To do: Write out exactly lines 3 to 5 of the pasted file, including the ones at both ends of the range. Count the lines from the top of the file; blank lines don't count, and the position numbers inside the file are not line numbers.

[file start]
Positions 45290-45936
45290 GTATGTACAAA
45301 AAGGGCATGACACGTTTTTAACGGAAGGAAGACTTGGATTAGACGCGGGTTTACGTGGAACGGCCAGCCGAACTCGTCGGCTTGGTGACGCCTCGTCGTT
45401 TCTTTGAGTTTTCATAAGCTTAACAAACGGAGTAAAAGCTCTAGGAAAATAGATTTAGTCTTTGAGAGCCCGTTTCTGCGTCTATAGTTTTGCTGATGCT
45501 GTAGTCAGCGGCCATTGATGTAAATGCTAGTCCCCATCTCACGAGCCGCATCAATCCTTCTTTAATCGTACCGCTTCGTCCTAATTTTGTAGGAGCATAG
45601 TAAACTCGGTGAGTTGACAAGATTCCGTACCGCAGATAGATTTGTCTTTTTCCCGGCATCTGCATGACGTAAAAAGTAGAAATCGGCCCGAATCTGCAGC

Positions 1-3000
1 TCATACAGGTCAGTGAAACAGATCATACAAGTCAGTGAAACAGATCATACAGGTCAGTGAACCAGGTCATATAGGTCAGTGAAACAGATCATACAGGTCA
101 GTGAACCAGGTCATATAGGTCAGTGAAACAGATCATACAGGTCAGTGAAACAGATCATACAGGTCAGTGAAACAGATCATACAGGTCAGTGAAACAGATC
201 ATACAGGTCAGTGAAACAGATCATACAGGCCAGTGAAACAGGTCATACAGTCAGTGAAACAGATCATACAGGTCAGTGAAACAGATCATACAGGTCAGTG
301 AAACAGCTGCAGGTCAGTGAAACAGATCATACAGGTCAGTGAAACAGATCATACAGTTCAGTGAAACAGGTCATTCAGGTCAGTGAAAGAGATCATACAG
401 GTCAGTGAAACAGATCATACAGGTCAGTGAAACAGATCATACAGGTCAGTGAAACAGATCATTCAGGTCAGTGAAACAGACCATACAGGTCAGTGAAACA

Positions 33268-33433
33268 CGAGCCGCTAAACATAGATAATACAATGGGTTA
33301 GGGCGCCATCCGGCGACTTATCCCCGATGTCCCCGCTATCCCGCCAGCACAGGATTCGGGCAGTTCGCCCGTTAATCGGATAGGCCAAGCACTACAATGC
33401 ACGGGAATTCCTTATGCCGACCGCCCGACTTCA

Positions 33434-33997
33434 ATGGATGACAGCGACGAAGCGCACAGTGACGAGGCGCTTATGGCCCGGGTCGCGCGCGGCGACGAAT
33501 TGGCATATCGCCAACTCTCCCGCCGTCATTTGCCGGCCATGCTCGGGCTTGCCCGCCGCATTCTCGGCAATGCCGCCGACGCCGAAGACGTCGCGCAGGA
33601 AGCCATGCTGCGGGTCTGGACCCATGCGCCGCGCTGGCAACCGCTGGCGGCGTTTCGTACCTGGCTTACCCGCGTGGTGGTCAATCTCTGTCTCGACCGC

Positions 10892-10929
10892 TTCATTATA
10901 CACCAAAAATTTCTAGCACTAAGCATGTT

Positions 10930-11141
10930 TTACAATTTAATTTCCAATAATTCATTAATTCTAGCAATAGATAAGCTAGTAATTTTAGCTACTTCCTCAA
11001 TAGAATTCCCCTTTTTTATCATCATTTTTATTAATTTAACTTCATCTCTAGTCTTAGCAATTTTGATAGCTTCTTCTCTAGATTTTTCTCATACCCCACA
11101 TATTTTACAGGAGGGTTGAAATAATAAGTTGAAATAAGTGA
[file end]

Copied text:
45301 AAGGGCATGACACGTTTTTAACGGAAGGAAGACTTGGATTAGACGCGGGTTTACGTGGAACGGCCAGCCGAACTCGTCGGCTTGGTGACGCCTCGTCGTT
45401 TCTTTGAGTTTTCATAAGCTTAACAAACGGAGTAAAAGCTCTAGGAAAATAGATTTAGTCTTTGAGAGCCCGTTTCTGCGTCTATAGTTTTGCTGATGCT
45501 GTAGTCAGCGGCCATTGATGTAAATGCTAGTCCCCATCTCACGAGCCGCATCAATCCTTCTTTAATCGTACCGCTTCGTCCTAATTTTGTAGGAGCATAG